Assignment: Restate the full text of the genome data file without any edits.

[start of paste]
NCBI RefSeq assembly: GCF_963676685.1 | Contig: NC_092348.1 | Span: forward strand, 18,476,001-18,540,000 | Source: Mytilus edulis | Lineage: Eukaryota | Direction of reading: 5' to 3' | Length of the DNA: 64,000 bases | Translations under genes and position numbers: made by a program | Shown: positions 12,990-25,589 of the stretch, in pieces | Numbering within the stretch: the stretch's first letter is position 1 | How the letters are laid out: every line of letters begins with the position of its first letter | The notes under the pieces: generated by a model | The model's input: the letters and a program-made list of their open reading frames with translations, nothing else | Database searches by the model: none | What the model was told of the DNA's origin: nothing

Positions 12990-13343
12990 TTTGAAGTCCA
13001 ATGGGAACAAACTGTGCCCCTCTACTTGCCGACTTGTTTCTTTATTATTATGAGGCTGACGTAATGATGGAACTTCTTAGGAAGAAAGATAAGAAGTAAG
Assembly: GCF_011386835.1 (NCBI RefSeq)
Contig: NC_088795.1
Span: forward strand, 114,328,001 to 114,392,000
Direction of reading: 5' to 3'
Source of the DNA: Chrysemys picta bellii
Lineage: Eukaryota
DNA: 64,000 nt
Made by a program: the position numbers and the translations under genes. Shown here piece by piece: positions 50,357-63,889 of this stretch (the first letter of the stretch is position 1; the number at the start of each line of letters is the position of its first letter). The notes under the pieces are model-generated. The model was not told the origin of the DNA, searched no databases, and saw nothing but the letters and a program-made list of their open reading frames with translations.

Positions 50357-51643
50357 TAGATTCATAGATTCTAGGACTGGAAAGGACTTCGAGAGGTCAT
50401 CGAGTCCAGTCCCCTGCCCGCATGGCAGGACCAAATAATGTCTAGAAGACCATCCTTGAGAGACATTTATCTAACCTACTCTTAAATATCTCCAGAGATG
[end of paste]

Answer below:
NCBI RefSeq assembly: GCF_963676685.1 | Contig: NC_092348.1 | Span: forward strand, 18,476,001-18,540,000 | Source: Mytilus edulis | Lineage: Eukaryota | Direction of reading: 5' to 3' | Length of the DNA: 64,000 bases | Translations under genes and position numbers: made by a program | Shown: positions 12,990-25,589 of the stretch, in pieces | Numbering within the stretch: the stretch's first letter is position 1 | How the letters are laid out: every line of letters begins with the position of its first letter | The notes under the pieces: generated by a model | The model's input: the letters and a program-made list of their open reading frames with translations, nothing else | Database searches by the model: none | What the model was told of the DNA's origin: nothing

Positions 12990-13343
12990 TTTGAAGTCCA
13001 ATGGGAACAAACTGTGCCCCTCTACTTGCCGACTTGTTTCTTTATTATTATGAGGCTGACGTAATGATGGAACTTCTTAGGAAGAAAGATAAGAAGTAAG
Assembly: GCF_011386835.1 (NCBI RefSeq)
Contig: NC_088795.1
Span: forward strand, 114,328,001 to 114,392,000
Direction of reading: 5' to 3'
Source of the DNA: Chrysemys picta bellii
Lineage: Eukaryota
DNA: 64,000 nt
Made by a program: the position numbers and the translations under genes. Shown here piece by piece: positions 50,357-63,889 of this stretch (the first letter of the stretch is position 1; the number at the start of each line of letters is the position of its first letter). The notes under the pieces are model-generated. The model was not told the origin of the DNA, searched no databases, and saw nothing but the letters and a program-made list of their open reading frames with translations.

Positions 50357-51643
50357 TAGATTCATAGATTCTAGGACTGGAAAGGACTTCGAGAGGTCAT
50401 CGAGTCCAGTCCCCTGCCCGCATGGCAGGACCAAATAATGTCTAGAAGACCATCCTTGAGAGACATTTATCTAACCTACTCTTAAATATCTCCAGAGATG